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Preparing Cmas’s Trischiefspiegler To View Mars

Colin Caissie reports on the progress building the club’s Trischiefspiegler telescope. The Trischiefspiegler is an astonishingly complex telescope to build, but will be the ultimate planetary telescope upon completion. And, that’s not just proud bragging. Its 10″ aperture is as large as the atmospheric conditions in Maine ever allow, and its astonishingly long focal length of nearly 17 feel allows the full focal plane to be used at high magnifications, for ultra high resolution views. Best of all, it is unobstructed and totally color-free, assuring detailed, high contrast views. This is literally the ideal telescope for viewing Mars, which is normally too small to see in any detail in ordinary telescopes!

Lenny Arsenault donated the mirrors, built the lightweight, beautiful aluminum frame, and refurbished a heavy-duty telescope mount to hold this large beast. Brian Murphy tweaked it, including finding a way to shroud it from stray light. The fork from Stan Brower’s C14 was enlarged to fit this larger tube. Collimating a Trischiefspiegler’s three mirrors is quite complex, but Colin Caissie has done it before in the rough tube in which the mirrors were first tested. Now, he is adjusting the cells that will allow the mirrors to be collimated in their permanent home.

There is a good chance that the telescope will be ready for viewing Mars at the star party at Brower Observatory on November 19th, 2022. Come see it!

Colin’s report:


Brian and I loaded the TS on my truck and I have it at my place. It is stunning in the level of workmanship invested so far. Almost ready for FIRST LIGHT.

I started a thread on Cloudy Nights.

My plan is to:

1. Review the spacing and angles of all the components by dummying in the mirrors with identical size blanks.

2. Do the raytrace and determine what the tolerances are on the spacing and angles, and make any minor adjustments. I expect the adjustments to be limited to how tight the collimation screws will be. At f/20 the tolerances are generous, but let’s get as close as we can.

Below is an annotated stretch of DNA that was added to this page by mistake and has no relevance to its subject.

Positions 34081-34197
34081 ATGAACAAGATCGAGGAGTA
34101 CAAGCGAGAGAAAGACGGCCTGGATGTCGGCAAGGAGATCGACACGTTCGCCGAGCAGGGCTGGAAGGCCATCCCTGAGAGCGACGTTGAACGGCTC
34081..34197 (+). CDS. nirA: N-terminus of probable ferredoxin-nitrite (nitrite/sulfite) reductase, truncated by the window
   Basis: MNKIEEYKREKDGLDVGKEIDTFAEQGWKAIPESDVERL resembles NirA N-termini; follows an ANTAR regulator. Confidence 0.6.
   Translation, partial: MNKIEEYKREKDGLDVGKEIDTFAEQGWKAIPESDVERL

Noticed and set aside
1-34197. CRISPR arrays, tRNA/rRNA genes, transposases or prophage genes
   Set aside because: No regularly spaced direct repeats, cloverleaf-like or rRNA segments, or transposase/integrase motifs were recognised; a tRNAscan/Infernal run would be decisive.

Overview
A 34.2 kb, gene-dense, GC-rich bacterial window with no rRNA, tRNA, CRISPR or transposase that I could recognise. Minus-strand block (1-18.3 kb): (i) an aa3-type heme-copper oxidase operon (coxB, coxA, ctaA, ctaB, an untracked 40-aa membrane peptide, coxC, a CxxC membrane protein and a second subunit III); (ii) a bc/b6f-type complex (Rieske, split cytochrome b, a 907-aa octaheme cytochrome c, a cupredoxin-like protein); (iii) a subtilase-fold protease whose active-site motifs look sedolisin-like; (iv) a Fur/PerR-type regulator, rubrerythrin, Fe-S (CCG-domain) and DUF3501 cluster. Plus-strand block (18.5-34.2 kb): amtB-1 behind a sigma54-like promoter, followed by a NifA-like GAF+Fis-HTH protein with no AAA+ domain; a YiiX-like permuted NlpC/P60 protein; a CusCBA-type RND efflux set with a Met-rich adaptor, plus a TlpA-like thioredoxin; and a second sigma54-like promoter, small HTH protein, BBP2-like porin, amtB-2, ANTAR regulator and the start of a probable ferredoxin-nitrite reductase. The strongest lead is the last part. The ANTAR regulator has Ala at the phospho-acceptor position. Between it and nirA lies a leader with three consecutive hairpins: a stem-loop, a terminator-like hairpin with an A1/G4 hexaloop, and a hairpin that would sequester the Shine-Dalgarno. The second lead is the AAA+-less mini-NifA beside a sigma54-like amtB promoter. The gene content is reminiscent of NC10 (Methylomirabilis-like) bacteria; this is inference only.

3. Resolve the issue of the primary mirror hitting the frame when we swing it out on the access plate. I think it’s a non-issue. Either it will clear once the spacing is set, or the mirror can be accessed via the side, or we grind a little on the frame.…

4. Maybe build cells to hold the secondary and tertiary mirrors. These cells could also give adjustment for the components if needed by mounting them off center, but generally the two small mirrors should work with silicone blobs. I also want to build covers for each mirror. Each cover should have a plexiglas front so that a centermark can be placed for collimation. We don’t want to mark the mirrors themselves. This is an unobstructed design.

Then it’s time to drag the components up to the Brower. set up the mount and OTA., and devise a cover for the installation. My idea is that we can cover it up while we are tinkering with it for FIRST LIGHT. This, plus the mirror covers should protect it through our Winter planetary season. A small light bulb inside the enclosure will keep moisture at a low level.

I anticipate this scope will be ready for the star party on the 19th.

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